Saying no. Okay, maybe this doesn’t sound like play—hear me out. Kids have an absolutely incredible connection to their gut-level center of knowledge. Just ask my child, who has never tried blueberries, yet insists that he knows how he feels about blueberries. He also knows, in the deepest sense, which direction we should take our walk each day. He’s tuned in to his own taste and preferences (even though he doesn’t yet realize he’s sooo wrong about blueberries) in a way I feel disconnected from. What I mean to say is, he isn’t yet swayed by trying to navigate a whole world of “oughts”—that he ought to like blueberries, as well as any locally sourced, organic, cruelty-free food, or he ought to wear certain clothes to “fit in” with his peers, or he ought to major in something practical because he ought to make money, get out of debt, provide for a family someday … and so on. Saying no, every once in a while, to the pressure of various social “oughts” is like a small rebellion that makes room for play. Because at the heart of play is freedom—and not just freedom to declare that a banana is a moon is a fender. If you are bound by shoulds, there’s no room for what’s just beyond.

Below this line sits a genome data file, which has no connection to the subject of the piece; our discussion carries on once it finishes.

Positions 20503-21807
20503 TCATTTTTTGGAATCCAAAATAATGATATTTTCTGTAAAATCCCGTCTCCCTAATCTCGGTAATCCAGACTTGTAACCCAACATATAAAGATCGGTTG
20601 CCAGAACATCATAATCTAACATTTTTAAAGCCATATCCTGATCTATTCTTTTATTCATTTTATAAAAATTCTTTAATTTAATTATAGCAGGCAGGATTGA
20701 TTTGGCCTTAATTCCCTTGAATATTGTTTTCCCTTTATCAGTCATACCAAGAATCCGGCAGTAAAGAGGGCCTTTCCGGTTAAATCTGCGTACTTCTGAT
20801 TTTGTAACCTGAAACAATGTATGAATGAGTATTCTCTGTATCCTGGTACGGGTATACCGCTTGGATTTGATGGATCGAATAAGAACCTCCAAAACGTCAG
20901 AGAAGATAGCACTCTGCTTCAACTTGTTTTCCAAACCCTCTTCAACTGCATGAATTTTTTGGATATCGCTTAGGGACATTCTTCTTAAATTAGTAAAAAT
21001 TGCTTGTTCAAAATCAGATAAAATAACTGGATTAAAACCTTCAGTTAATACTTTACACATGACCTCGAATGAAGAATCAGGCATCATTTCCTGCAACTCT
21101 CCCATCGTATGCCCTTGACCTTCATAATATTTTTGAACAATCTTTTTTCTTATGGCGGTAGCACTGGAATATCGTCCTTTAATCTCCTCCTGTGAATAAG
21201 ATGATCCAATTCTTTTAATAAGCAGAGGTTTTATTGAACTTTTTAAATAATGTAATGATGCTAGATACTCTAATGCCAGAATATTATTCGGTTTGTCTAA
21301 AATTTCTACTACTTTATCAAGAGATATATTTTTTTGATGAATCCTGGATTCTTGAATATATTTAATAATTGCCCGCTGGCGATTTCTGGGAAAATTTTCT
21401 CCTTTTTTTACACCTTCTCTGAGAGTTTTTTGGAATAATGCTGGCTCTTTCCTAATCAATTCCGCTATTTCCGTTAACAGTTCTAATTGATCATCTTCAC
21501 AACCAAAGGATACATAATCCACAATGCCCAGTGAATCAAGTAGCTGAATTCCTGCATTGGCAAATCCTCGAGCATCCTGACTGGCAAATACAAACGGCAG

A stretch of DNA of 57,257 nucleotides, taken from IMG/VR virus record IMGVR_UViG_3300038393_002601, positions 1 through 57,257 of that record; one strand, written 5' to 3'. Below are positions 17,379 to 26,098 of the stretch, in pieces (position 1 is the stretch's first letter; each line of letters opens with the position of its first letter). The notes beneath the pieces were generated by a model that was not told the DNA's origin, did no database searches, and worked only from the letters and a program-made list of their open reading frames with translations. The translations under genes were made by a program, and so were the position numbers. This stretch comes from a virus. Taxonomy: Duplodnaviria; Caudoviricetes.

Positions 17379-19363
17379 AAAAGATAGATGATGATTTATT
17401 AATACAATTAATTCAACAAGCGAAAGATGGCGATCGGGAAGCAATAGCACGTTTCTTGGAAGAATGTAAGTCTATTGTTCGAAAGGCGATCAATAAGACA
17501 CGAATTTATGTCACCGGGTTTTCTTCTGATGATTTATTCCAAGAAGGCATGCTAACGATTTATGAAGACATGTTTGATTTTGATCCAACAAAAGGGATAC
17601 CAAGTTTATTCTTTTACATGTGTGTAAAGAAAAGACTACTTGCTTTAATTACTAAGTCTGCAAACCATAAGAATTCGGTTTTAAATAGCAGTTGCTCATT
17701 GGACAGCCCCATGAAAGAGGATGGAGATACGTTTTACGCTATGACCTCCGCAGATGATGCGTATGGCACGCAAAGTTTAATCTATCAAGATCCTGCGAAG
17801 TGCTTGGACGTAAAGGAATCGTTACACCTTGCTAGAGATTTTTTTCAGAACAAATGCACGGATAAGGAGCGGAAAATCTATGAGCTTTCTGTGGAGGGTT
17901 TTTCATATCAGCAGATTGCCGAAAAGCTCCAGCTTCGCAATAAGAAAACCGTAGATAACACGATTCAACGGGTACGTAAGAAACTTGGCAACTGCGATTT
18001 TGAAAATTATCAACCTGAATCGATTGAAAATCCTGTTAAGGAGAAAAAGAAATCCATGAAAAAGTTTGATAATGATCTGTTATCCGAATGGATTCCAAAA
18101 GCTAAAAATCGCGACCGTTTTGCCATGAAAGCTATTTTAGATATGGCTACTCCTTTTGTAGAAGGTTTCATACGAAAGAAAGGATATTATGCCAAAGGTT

I have no doubt whatsoever that part of my own, slow unlearning of the art of play has been because what’s necessary became the more valuable judgment on how I spend my time, rather than what’s possible. Some of that is good and fine. But it has taken time (and, okay, therapy) to realize that I have shed more than I had to in the effort of growing up. Turns out I still like dancing to Missy Elliott in front of a full-length mirror. Turns out I still like getting dressed according to my mood in the morning and not my to-do list that day. Turns out I really like kinetic sand and stacks.
Turns out, we don’t have to shed the parts of us that wonder, that wander, that meander and mosey, slowly soaking up the chance to witness a world unfolding. We can still learn, create, grow, and say no. We can still play—and (not to add to your list of oughts), I think we should.
What activities or principles have helped you rediscover the power of play for yourself? Chime in below in the comments!
Ellen likes reading and writing and thinks homebodiness is a virtue. She has her MA in religion from Yale and works as the head writer & editor at a research institute dedicated to understanding the inner and outer lives of young people. She has one plant, one tattoo, one baby, and an identical twin. Contrary to all conventional wisdom, she regularly brings up both religion and politics at the dinner table.